Today was a busy and eventful day filled with an insect walk and facility inventory tour in the morning, an extensive plant walk in the afternoon, and our very first group night walk! Wahoo!
As you can imagine, La Selva has an extensive insect population with many species yet to be identified. One of my favorites was the batch of 20 or so bright red stink bugs on a single leaf and the mating millipede pairs that littered the forest floor. I also caught my very own lady bug as it flew right in front of my face! We also caught many butterflies, army ants, leaf cutter ants, and a cryptic caterpillar. During our planned insect tour, we nonchalantly came across a tiger rat snake and an ebony keel back snake that another researcher captured for his project.
During our facility tour, the director of La Selva, Carlos de la Rosa, personally showed us the insect inventory and taxidermy room. He enchanted us with an amazing story of how he and his colleagues observed a new species of dragonfly nesting and growing on bromeliads. In fact, he caught the first adult holotype of the species just 15 minute before talking to us. Carlos also specializes in catching and identifying midges, a type of insect that is found in river foam. My favorite was this special microscope with the left lens focusing on an insect specimen and the right lens focusing on a blank piece of paper so that you can see where your pencil is on the blank sheet of paper superimposed on the specimen in the left lens, making it easier for you to use your pencil and trace over the specimen lines for an accurate drawing.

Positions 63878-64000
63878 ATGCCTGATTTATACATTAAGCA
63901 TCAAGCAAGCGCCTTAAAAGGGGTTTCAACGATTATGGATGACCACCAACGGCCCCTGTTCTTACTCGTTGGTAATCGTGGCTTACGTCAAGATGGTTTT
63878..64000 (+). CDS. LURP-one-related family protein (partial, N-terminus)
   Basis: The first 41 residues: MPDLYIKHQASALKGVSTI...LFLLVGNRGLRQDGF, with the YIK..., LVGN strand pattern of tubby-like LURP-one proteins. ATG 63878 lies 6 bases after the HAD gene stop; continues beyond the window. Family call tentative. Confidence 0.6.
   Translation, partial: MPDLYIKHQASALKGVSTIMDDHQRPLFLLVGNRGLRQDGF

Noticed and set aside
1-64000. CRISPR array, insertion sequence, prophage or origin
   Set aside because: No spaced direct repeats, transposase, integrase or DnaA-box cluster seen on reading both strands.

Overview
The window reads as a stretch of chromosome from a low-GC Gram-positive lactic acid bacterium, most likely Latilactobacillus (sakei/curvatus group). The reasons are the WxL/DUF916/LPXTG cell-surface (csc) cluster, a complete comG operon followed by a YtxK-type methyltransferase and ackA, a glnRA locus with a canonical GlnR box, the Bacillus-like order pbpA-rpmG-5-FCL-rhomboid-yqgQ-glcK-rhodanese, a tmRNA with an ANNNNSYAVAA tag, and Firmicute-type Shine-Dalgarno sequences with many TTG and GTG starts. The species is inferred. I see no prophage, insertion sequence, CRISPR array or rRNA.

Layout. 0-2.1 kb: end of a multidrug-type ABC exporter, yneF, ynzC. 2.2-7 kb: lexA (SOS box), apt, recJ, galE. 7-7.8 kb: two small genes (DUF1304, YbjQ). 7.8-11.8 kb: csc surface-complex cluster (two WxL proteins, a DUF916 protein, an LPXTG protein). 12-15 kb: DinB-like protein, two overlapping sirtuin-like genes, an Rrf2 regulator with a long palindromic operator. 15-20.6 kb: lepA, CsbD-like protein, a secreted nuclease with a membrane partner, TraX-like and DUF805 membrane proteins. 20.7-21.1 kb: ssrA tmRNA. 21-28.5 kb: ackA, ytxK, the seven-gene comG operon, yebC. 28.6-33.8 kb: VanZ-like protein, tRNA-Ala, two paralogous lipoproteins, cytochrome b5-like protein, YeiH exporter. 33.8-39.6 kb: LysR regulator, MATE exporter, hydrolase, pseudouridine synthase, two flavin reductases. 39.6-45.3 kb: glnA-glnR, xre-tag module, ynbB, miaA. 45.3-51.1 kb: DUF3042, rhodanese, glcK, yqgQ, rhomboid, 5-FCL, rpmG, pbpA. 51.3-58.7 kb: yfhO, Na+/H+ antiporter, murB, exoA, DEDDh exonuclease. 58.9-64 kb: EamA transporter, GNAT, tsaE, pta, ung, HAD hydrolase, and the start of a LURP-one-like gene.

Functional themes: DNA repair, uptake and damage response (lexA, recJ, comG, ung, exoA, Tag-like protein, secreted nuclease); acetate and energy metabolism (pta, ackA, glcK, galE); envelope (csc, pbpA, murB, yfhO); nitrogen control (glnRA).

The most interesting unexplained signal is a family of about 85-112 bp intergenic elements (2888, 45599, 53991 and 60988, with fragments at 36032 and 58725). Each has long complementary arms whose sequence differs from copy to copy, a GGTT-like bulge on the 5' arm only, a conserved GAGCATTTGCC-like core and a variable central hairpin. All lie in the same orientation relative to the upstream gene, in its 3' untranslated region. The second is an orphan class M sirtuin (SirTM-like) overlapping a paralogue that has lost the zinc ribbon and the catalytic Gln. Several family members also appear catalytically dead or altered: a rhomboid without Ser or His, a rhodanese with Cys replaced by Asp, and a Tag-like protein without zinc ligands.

On our plant walk in the afternoon, we identified my all time, favorite plant at La Selva with the most gorgeous leaves with a beautiful, intricate venation. The venation is often commonly referred to as cow’s tongue and is found in the family Melastomatacea and the genus Miconia. We also saw these very interesting fern plants that didn’t look like traditional ferns at all! The ones at La Selva are very rare and only one species of three that exist in the world.
As for the night hike, all I can say is that it was pretty awesome. We saw tons of snakes (even one eating a bird!), red-eye tree frogs, spiders, grasshoppers, armadillo, possum, bioluminescent fungi (the whole stick was glowing!), fire flies. One group even saw red eye tree frogs mating---don’t forget to check out the picture on it, you definitely want to see that one.